Neeta has done thorough historical research abroad as mentioned before including the Silk Road, Xian and Samarkhand, but also in India. In the 90’s she became interested in the study of paper used for old manuscripts and discovered that from 1980’s – 1990’s most of the papermaking units she had seen and photographed had been destroyed, but there was a lot of paper on the market. The last mill she visited was Daulatabad, where they were famous for making thin paper in the 17th century. When she visited the mill was about to close down and spontaneously she bought it. She revived it and opened The Bombay Paperie.
6: Do you use mainly local plants/fibres in your paper production or do you import fibres from abroad?
Anupam only uses indigenous plants that grow in West Bengal and in other parts of India. Shantamani uses recycled 100 % cotton rag pulp from Tirupur textile industry and states that banana fibre and jute fibre are easily available in the southern part of India. Sudipta has made paper from banana fibre and waste material. She has bought Hanji paper from South Korea – it depends on the need and the demand of the work she is making. Jenny and Ravikumar use only Indian fibres. Radha imports fibres and is looking for a good quality hemp in India. Kulu uses readymade paperboard for his cuttings. Neeta uses her own paper from Daulatabad and old paper.
I sense a lack of broader investigation into what is possible with different plants and their bio based capacities. India has such a huge potential – there is a lot to be done!





White Memories, cast cotton rag pulp, 9" x 9", 2019
Ravikumar Kashi

7: What do you know about the Kagzi tradition in India, and does it inform your paper making practice?
Most artists express that the kagzi tradition as such has not and doesn’t enlighten their paper practice.
Anupam, Neeta and Radha have studied the history of paper in India and researched it on their own. Radha has written articles about it and is currently working on a deeper research project, which is going towards a book. She also teaches workshops on the subject. Neeta wrote about kagzis in her book Off the Deckle Edge as mentioned before.
Sudipta states: for me the Kagzi tradition in India speaks not only about traditional papermaking practice but also about multi-culturalism and Indo-Islamic history. She feels that the kagzi tradition can show us pathways into making paper that is ecologically more beneficial.
I agree. Today one can find a lot of historical writings about India and paper history and there is inspiration to be found in these writings. Following FN’s 17 sustainable development goals in order to transform our world, paper and its history can open up knowledge and show one of the ways to go.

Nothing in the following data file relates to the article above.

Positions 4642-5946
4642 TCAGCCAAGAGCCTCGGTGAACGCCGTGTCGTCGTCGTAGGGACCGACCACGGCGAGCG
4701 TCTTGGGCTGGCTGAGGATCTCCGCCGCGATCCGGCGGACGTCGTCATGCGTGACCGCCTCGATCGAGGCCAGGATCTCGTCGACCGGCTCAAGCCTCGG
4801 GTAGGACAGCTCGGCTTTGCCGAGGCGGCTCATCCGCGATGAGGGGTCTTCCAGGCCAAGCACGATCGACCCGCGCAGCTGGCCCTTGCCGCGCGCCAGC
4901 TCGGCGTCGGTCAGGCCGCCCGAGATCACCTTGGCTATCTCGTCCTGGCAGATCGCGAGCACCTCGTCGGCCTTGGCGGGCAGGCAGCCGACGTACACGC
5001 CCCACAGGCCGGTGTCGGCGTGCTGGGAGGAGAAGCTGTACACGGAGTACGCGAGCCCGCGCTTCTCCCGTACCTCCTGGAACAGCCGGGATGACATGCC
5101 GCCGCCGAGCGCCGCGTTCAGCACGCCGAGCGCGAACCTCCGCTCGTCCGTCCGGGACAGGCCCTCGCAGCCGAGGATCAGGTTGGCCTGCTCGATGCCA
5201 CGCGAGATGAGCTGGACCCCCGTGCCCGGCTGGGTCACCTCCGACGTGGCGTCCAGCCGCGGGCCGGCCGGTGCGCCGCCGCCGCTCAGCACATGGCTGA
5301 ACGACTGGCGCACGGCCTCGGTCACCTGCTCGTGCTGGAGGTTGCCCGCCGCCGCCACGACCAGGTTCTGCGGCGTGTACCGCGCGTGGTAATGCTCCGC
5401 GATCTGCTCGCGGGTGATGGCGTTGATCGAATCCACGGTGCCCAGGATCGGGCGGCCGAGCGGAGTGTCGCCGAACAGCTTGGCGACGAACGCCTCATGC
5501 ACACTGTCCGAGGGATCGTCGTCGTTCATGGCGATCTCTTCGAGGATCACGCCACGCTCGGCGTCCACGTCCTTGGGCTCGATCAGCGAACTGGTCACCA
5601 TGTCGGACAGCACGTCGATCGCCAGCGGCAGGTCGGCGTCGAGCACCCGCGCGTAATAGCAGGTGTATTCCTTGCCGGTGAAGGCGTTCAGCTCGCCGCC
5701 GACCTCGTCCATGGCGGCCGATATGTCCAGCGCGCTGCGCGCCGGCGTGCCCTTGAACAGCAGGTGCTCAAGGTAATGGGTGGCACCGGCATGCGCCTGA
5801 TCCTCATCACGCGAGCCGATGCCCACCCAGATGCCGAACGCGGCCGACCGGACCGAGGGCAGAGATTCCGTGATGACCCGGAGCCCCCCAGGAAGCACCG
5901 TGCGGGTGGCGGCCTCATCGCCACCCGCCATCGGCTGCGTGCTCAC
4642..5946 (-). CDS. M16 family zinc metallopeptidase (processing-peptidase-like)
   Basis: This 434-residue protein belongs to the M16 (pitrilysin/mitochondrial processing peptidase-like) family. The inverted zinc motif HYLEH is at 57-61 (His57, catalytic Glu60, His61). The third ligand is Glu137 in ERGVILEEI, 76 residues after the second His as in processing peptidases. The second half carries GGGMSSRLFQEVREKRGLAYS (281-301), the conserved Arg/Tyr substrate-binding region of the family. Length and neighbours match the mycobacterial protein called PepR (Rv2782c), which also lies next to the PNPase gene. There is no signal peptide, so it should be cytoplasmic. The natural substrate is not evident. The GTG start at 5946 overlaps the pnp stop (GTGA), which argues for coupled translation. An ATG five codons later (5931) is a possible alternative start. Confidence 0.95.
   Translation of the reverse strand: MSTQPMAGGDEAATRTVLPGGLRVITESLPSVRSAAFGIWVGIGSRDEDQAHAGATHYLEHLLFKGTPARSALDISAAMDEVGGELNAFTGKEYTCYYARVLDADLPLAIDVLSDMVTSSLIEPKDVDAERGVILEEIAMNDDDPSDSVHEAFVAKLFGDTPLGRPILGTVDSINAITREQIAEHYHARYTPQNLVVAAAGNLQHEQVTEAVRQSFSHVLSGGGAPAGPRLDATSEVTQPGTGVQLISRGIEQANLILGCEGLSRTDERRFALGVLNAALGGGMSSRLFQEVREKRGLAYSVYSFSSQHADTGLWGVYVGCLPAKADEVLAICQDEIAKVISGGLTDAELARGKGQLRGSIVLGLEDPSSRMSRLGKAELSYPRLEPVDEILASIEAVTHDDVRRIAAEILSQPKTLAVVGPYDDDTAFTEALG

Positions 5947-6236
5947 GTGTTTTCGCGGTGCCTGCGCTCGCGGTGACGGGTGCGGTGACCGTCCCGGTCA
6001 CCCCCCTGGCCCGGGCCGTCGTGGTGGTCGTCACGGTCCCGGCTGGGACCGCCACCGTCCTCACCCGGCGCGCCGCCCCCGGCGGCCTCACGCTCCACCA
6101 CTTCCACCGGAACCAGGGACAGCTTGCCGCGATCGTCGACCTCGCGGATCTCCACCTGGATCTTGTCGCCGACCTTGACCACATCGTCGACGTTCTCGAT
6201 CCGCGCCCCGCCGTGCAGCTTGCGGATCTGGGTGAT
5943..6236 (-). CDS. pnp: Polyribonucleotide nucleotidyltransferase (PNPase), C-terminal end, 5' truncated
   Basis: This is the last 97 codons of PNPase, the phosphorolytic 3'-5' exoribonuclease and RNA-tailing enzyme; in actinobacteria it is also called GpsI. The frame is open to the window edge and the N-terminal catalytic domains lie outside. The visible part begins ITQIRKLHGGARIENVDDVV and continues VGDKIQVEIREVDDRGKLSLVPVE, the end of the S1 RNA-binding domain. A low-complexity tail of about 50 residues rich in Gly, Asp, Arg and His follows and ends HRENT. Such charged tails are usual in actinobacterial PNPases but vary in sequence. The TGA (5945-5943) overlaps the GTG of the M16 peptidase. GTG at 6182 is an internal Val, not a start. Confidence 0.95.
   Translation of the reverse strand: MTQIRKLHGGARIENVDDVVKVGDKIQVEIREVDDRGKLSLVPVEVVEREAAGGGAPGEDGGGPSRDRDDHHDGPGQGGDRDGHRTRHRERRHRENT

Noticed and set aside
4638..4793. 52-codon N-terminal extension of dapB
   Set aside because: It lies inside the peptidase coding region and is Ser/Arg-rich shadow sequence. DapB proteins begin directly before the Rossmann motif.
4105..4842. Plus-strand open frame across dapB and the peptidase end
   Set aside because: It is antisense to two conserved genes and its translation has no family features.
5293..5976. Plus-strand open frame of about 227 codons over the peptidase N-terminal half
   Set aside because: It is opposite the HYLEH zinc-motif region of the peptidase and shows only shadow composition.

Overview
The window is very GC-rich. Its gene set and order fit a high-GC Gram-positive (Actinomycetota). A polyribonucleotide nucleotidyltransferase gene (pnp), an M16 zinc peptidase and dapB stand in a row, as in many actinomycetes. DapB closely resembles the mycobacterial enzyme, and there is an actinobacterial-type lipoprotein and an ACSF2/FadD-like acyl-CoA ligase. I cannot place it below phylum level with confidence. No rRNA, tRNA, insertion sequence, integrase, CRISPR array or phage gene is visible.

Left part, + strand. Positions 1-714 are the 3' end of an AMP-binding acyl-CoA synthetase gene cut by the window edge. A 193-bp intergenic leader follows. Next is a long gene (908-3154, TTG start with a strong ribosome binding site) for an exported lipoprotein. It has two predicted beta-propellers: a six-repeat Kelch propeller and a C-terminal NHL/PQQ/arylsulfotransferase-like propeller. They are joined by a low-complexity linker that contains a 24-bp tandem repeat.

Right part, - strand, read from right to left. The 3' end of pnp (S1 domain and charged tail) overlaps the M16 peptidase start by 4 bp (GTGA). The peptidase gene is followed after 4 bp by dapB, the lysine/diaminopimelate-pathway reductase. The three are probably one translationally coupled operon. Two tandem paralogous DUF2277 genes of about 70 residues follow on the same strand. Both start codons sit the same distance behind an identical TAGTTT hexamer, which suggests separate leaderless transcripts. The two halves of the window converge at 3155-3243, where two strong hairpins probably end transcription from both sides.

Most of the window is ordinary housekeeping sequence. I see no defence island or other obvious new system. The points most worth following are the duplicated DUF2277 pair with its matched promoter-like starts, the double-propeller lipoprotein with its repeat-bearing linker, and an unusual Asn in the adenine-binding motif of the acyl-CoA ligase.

8: How is hand papermaking received in India today?
Here again the questioned artists seem to agree that there is a very slow growing interest. Paper is seen as eco-friendly, but there is a lack of awareness, lack of visibility, creative intervention and lack of marketing strategy. Indian handmade paper industry does not have a systematic and planned marketing for its promotion on a wider spectrum according to Anupam. You do not see handmade paper in the market and even in art colleges you do not see much of handmade paper and in the publication and design area, we see very few efforts in adopting handmade paper, Shantamani says. Jenny names it a niche –market, but a growing market in the bottom of the list of materials compared to other hand crafts, due to lack of knowledge and demand. Sudipta says that through the consciousness and the practice of many contemporary artists it is receiving more attention than before.
The conclusion as far as I see it is: that paper eventually will reclaim its position. Cellulose is beginning to win territory as research and experiments are taking place at universities all around the world. India should follow up on this at their universities.




Title: Trail-III

Medium: Handmade paper (linen yarn, banana & ramie fibre) & back lit box, 2019
59 x 31 x 3 in, Anupam Chakrabroty





9: Why do you think papermaking and the scribal arts in India have been less able to rise from their roots than the textile tradition?
Sudipta writes that earlier we have not understood and paid attention to the amazing traditional skills present around us, which has led to stagnation to the practices. Today through research artistic approach scientific experiments and more global awareness will make the former practices dynamic again.
Jenny finds that textile was far more evolved in India from very early on and that weaving was a developed craft all over the regions. Paper was from the beginning for limited purpose for art with royal patronage.
Shantami agrees with Jenny concerning textile and that there are very few good hand papermaking units producing good paper. India is a developing country which thrives to acquire what is in the first –world market other than looking inward in terms of developing a sustainable product within its available practices. A lot of indigenous knowledge systems are surprisingly still alive in India and there is a greater opportunity to develop them further.
Anupam states: following areas can be considered for negligible growth in hand papermaking and scribal art from their roots compared to textile tradition: a) lack of professional skills among implementing agencies, b) Poor quality measures, c) Inadequate research and development programmes, d) Absence of aggressive marketing strategies, e) Lack of involvement of artists and designers in the R&D ( Research & Development) and production team.